Friday, 17 July 2009

Art & Industry

This image is from the first decade of the last century. It shows the vast industrial complex created by the American Locomotive Company (Alco) at Schenectady and comes from a time when the success of a business could be measured by the volume of atmospheric pollution. More than thirty smokestacks are actively discharging black smoke into the upper air. Mass production of steam locomotives was a brutal and thunderous affair of hammering, forging, welding, smelting and riveting. Colossal quantities of minerals and fossil fuels were consumed in the process. The two-point perspective rendering is designed to convey a sense of scale and permanence. Built for eternity, production ceased in 1969 and most of the workshops no longer exist.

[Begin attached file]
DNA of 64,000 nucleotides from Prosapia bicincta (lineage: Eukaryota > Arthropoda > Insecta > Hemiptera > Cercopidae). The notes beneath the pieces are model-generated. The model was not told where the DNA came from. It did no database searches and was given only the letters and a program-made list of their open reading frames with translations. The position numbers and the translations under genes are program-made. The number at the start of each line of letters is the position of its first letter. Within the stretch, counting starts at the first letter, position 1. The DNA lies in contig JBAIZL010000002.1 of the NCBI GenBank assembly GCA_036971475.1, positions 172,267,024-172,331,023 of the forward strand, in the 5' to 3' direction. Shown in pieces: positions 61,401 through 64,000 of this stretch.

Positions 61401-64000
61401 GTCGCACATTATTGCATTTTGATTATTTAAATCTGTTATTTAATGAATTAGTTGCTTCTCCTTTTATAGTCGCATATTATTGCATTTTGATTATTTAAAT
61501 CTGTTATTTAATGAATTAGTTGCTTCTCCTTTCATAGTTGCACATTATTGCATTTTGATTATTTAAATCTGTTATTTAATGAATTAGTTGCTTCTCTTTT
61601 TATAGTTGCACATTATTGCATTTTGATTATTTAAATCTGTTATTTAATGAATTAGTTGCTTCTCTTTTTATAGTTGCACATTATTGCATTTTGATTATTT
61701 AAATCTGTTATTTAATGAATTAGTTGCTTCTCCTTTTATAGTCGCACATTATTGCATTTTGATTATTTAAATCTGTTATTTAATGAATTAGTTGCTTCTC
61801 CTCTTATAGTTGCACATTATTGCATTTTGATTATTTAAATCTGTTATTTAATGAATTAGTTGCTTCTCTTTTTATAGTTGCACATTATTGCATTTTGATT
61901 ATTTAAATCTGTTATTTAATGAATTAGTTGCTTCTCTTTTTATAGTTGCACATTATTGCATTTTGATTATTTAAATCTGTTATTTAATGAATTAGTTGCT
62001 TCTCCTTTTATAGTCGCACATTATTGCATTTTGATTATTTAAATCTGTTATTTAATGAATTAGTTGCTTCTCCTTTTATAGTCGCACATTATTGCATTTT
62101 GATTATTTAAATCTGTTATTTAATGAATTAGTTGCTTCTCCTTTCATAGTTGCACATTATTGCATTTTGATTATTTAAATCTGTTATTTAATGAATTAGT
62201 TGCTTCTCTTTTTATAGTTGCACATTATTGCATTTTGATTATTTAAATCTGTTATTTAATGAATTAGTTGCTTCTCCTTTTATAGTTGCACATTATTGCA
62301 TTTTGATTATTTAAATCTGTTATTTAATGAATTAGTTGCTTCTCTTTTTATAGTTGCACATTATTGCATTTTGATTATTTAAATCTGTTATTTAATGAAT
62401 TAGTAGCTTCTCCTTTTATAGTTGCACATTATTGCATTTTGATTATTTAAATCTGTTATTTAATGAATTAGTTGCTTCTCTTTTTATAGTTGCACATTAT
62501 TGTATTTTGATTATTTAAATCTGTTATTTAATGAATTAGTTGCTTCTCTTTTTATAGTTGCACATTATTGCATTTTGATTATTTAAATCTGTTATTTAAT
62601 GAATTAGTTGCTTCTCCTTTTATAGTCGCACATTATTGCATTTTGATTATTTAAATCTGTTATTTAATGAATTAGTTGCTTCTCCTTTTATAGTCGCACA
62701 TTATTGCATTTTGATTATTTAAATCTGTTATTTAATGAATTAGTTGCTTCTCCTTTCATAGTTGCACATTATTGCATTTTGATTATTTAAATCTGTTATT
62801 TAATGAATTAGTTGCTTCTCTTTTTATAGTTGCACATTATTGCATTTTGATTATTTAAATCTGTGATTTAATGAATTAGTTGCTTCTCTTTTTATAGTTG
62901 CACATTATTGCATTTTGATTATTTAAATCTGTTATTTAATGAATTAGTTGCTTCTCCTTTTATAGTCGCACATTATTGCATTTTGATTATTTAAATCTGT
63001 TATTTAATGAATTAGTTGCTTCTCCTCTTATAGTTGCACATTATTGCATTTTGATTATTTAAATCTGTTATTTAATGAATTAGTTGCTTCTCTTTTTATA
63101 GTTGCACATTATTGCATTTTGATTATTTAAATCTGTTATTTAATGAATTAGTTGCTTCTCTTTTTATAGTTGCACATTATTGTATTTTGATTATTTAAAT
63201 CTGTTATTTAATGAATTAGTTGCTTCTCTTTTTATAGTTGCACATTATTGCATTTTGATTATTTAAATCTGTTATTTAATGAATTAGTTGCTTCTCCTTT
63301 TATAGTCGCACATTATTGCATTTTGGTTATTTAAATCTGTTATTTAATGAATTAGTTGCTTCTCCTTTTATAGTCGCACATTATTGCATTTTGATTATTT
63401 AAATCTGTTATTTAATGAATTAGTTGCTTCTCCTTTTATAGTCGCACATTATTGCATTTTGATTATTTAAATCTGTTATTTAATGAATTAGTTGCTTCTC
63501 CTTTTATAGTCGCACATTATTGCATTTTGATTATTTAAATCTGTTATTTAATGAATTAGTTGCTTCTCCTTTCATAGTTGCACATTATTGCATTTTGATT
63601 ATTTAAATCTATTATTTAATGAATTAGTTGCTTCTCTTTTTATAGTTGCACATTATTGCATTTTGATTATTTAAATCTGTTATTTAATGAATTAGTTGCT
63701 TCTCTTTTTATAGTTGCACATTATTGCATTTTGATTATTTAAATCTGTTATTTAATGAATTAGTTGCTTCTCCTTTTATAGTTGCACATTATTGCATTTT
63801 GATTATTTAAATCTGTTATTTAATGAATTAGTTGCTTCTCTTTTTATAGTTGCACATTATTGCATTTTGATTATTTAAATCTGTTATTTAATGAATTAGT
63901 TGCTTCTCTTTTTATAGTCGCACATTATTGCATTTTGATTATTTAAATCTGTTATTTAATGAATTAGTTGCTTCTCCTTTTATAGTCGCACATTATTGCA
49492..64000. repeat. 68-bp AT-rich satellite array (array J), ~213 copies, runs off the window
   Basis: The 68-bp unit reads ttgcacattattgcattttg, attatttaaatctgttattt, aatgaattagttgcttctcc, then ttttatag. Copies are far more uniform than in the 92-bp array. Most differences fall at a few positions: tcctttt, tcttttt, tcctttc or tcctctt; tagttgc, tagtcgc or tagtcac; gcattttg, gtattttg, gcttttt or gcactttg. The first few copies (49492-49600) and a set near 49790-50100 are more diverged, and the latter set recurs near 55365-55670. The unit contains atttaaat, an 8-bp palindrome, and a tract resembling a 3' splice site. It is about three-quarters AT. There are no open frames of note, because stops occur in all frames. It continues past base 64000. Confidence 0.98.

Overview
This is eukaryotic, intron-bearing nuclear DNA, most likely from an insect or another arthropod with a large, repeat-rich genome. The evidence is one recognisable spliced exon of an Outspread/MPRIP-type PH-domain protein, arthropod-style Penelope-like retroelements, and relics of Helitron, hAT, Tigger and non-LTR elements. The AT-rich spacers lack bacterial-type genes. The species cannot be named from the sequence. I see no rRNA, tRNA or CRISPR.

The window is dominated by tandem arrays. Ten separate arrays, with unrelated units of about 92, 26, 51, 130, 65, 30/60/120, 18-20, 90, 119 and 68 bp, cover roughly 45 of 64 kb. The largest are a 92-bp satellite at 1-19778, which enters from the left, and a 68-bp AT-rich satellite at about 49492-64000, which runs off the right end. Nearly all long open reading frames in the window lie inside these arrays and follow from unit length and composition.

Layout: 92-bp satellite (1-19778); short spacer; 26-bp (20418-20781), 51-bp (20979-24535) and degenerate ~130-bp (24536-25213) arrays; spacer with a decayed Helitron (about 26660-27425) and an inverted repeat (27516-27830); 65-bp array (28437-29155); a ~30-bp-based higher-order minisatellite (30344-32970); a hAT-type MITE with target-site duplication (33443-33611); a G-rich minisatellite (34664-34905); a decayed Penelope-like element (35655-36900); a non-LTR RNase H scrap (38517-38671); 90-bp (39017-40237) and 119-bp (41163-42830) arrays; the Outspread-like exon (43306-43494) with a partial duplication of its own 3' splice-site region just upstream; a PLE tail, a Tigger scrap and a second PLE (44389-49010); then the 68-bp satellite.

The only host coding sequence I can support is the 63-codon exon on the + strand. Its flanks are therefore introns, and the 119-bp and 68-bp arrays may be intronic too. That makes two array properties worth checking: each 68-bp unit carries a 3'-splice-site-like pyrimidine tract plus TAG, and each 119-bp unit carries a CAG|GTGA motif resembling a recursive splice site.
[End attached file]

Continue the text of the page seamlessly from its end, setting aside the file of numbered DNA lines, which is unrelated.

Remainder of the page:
In the era of the Linen Postcard a new factory aesthetic emerged. Prefigured by Charles Sheeler in his paintings of the Ford plant at River Rouge (Classic Landscape, 1931), clean geometric lines and simplicity of form began to predominate. The Quaker Oats factory presents an idealised vision of this aesthetic with maximum glazing and repetition of forms. The Dixie Cup factory offers an even simpler profile with not a smokestack in sight. The giant Dixie Cup perched on the roof is a nice vernacular touch. This reductive process persists to the present to the point where most industrial production has been shifted off-shore to the Far East and China where it is completely invisible to those of us in the West who buy the products.

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